Just a year after the bench cushions, I finally made the cover for the mattress above the engine bay. Got it now done because DrJ gave me a weekend-course on her sewing machine as this year’s birthday present (many thanks, my love!). The long zipper that runs around one-and-a-half sides of the final piece made it all a bit more complicated than I had expected. Same beautiful plaid material from as used for the bench. I gave up on getting the pattern of this last piece aligned with the pattern of the two bench mattress pieces. But I am still very happy with the final product. So that’s it, rock and roll bench/bed, finally done and dusted!












Pull Switch Mania!

11 08 2014

Got a bit taken away with my Ebay purchases lately. Plus I have fallen for these beautiful Volkswagen pull switches. First a new main light switch, then a new hazard light switch, both somewhat justified because my original ones are a bit worn out. Then this amazing set came along, with some switches I wasn’t even aware they existed. Seems like someone took a bay window bus apart and sold it in pieces. Have to see whether I can install the windscreen wish wash switch instead of the aftermarket one I am using at the moment (for an electric pump I added under the water tank). Also I just learnt from the guys at Beetle Clinic that the fan switch was part of an optional equipment in the seventies – apparently it came with two fans in the fresh air channels under the dashboard. So many switches, so little time…




Summer Camping Weekend

8 08 2014

Berlin is famous for the many lakes in its backlands, and on a beautiful summer weekend in July we packed our camping gear and headed north, with the general aim of Bernsteinsee (lake amber) in the Schorfheide nature reserve. Realized again we should do this much more often – just 1-2 hours out of Berlin and one is out of the big city and quickly in holiday mode. We ended up on a campsite on Ruehlesee, just next to Bernsteinsee: Beautiful low-key campsite in a pine tree forest with its own lake. The backlands of Berlin all belong to former East Germany, and 24 years after re-unification it seems the camp sites are often still run in a different way to West Germany: Lots of space, landscape mostly left untouched, everything a bit low key, but the necessary facilities in place and very friendly and unpretentious people. This one comes with its own diving school, and a cable waterski facility on an adjacent second lake – not really our thing, but amusing to watch for a while. In addition to their German web site I found this English site, both also a bit out-dated.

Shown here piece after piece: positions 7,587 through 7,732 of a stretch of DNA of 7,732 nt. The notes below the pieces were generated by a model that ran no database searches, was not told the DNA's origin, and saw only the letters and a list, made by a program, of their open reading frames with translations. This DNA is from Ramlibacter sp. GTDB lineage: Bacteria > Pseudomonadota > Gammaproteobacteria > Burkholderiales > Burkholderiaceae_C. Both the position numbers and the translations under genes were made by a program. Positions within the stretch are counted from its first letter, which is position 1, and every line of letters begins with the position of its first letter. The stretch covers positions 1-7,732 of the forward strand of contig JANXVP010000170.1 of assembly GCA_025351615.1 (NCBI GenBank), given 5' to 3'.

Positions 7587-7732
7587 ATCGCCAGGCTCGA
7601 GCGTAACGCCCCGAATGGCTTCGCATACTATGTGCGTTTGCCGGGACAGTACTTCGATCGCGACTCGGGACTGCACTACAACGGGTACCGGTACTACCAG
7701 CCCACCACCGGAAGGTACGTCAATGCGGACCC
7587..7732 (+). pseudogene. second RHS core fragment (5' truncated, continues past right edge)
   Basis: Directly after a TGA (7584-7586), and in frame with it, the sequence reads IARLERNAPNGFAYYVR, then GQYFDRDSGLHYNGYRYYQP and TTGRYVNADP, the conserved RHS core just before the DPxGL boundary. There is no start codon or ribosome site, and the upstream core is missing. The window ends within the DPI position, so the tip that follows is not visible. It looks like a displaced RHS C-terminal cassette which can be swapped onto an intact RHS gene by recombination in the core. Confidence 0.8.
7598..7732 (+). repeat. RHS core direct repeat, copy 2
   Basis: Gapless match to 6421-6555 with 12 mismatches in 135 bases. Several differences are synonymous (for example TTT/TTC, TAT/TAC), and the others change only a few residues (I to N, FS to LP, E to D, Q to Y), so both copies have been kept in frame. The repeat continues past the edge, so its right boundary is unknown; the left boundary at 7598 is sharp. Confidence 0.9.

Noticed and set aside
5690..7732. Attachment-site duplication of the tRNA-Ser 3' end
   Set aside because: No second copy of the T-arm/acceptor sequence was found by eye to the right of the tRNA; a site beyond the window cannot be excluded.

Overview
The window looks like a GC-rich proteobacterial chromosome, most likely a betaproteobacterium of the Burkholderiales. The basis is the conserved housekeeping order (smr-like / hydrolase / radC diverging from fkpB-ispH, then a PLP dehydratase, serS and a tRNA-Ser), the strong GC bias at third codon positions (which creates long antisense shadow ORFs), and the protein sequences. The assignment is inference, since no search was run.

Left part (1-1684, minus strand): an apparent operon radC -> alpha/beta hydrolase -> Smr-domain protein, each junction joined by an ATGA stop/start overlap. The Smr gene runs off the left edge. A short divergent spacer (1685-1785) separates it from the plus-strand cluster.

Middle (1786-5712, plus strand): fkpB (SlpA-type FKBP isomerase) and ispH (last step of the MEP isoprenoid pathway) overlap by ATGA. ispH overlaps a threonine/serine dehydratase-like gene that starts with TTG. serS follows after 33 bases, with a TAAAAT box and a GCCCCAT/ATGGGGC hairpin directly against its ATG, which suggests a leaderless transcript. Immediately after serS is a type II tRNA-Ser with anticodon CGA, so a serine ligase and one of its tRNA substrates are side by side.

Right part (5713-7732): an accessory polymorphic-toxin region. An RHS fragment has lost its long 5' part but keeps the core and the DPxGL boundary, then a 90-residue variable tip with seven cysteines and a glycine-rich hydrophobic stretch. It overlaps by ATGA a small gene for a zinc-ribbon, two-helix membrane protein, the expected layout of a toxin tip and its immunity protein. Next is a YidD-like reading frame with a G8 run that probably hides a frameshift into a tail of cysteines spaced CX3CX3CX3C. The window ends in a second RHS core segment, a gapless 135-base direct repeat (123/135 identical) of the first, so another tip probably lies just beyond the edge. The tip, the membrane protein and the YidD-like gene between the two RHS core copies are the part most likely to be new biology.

Thanks to Wikipedia I’ve just learnt that parts of the Schorfheide nature reserve are actually a UNESCO listed world heritage: Protected since 2011 as one of the last surviving ancient beech forests that probably covered most of middle Europe some long time ago. It is also home to the lesser spotted eagle, which we actually saw when we meandered through the forests on the way back to Berlin!




1973 Geelong Early Bay Camper

28 06 2014

I saw this beauty at the National VW Bug-In at Geelong this April. It was delivered as a new car to Geelong in 1973 and is still in the hands of the first owner. How cool is that? The complete history of the car in one hand – no previous owner to blame if something is somewhat wrong. Not that anything is wrong with this car. The owner had it restored recently and it now beams as if it has just come from the production line. Perfect in every detail. Minimalistic campervan conversion with bed-bench-combination (very neatly re-upholstered) and a kitchen block with sink and fridge behind the driver’s cabin. Interesting installation of the 220V-inlet, hidden on the left side within the engine bay, avoids cutting any extra holes into the body of the car. Super-clean engine bay and engine itself (AP motor). Dashboard with a series of additional instruments below the radio. Some kind of non-original exhaust system. The color could be Sierra Yellow (L11H). The bus is actually an early bay/late bay (T2a/T2b) hybrid, with the front mask and the bumper bars still from the early bays and the rear air intakes and rear lights already from the late bay window version. I understood these models came from the transition period around 1971-1972. But that would probably also fit with delivery of this car to Australia in 1973. What a wonderful bus!

Added July 1st, 2014: I wasn’t at all aware of this, but VW buses of Australia actually feature some original colors which have never been used by Volkswagen in Germany or Europe. You can find a list of a these colors and their paint codes at this page of the Australian Club VeeDuv. Bottomline is that the color of this bus is not Sierra Yellow but probably Mustard (Dulux colour code 13974). Thanks to Greg for pointing this out in the comment below!